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Superpower Cooperation in the Caribbean and Central America

  • W. Raymond Duncan

Abstract

Central America — the scene of civil war upheavals, Soviet expansionism, Cuban intervention and United States anxiety — merits attention as a unique arena in which to assess superpower cooperation in conflict management. This is so for at least three reasons. First, Central America’s geographic location makes it a high priority in US security policy. Like other great powers, the US has resisted political developments in neighboring states that pose unacceptable threats to its national security.1 US concern about Central America has been exacerbated by the region’s political turbulence since World War II, dramatized by radical leftist movements and the emergence in 1979 of Sandinista Nicaragua as a major US security issue. Until the Sandinista’s stunning election loss in February 1990, the US viewed Nicaragua, like Cuba, as an opportunity for Soviet expansionism.

Keywords

Foreign Policy Unite Nations Political Thinking Direct Confrontation Regional Conflict 
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Notes

  1. 1.
    Evan Luard, ‘Superpowers and Regional Conflicts’, Foreign Affairs, vol. 64, no. 5 (Summer 1986), pp. 1013–16CrossRefGoogle Scholar
  2. Luard, Conflict and Peace in the Modern International System (Albany: State University of New York Press, 1988), pp. 121–2.CrossRefGoogle Scholar
  3. 2.
    For background reading on Soviet-United States adversarial relations in the Caribbean Basin and Central America, see Peter Calvert, The Central American Security System: North-South or East-West? (Cambridge: Cambridge University Press, 1988).CrossRefGoogle Scholar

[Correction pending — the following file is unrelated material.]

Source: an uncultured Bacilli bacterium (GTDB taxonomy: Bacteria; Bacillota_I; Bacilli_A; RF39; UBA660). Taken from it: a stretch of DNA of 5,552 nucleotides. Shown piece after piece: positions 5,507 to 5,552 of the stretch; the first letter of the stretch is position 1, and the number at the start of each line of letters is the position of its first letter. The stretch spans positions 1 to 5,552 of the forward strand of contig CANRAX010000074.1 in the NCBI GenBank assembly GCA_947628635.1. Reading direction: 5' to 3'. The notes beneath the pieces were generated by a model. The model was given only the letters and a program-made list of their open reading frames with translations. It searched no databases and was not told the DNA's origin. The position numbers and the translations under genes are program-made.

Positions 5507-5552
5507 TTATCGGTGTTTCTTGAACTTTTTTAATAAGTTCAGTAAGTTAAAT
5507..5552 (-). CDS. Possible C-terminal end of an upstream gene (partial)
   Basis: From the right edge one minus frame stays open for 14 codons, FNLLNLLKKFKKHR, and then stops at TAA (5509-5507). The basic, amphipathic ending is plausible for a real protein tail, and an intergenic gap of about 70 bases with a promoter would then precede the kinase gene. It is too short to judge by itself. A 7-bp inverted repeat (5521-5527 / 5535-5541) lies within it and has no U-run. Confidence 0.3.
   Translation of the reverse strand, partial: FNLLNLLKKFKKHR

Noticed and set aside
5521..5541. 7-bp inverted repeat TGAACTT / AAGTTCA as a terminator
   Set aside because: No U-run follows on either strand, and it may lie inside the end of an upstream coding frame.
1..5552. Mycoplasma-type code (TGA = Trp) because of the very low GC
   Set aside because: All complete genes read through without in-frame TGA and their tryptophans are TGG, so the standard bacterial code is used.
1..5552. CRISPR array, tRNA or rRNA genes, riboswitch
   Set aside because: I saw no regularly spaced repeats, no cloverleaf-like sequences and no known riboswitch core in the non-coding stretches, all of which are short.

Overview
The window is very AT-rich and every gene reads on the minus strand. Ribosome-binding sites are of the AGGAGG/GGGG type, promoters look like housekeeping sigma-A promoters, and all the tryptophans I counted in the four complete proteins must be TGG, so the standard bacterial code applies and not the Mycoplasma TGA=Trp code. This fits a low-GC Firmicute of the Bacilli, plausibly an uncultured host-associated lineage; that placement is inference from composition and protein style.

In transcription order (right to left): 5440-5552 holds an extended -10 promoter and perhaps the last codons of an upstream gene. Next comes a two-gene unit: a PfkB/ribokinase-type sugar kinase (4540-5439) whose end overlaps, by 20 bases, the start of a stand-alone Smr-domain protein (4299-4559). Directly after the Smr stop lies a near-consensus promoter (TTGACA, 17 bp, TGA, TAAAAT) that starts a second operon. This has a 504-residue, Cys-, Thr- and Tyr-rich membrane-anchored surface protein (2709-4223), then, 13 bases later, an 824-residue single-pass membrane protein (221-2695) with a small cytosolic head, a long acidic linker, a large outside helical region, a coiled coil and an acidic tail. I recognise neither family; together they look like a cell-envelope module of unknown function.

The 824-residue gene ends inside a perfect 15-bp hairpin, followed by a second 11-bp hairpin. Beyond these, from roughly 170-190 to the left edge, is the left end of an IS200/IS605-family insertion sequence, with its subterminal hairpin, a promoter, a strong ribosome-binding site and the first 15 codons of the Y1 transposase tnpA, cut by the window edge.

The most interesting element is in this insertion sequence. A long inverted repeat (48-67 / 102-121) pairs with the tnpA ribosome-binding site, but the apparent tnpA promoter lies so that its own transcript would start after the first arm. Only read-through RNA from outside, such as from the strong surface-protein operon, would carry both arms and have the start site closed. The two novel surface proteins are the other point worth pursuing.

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    See G. Pope Atkins, Latin American in the International Political System (New York: The Free Press, 1977), pp. 89–90Google Scholar
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    See Ronald M. Schneider, Communism in Guatemala 1944–1954 (New York: Frederick A. Praeger, 1958)Google Scholar
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    US Department of State and Department of Defense, The Soviet-Cuban Connection in Central America and the Caribbean (Washington, DC: US Government Printing Office, March 1985), pp. 1–4.Google Scholar
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    See Richard H. Schultz, The Soviet Union and Revolutionary Warfare: Principles, Practices, and Regional Comparisons (Stanford University: The Hoover Institution, 1988)Google Scholar
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    See James C. C. Chace, America Invulnerable: The Quest for Absolute Security From 1812 to Star Wars (New York: Summit, 1988), p. 3.Google Scholar
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    US Department of Defense, Soviet Military Power: An Assessment of the Threat 1988 (Washington: US Government Printing Office, 1988), p. 29.Google Scholar
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    Robert S. Leiken, ‘Fantasies and Facts: The Soviet Union and Nicaragua’, Current History, vol. 83 (October 1984), p. 317.Google Scholar

Copyright information

© Roger E. Kanet and Edward A. Kolodziej 1991

Authors and Affiliations

  • W. Raymond Duncan

There are no affiliations available

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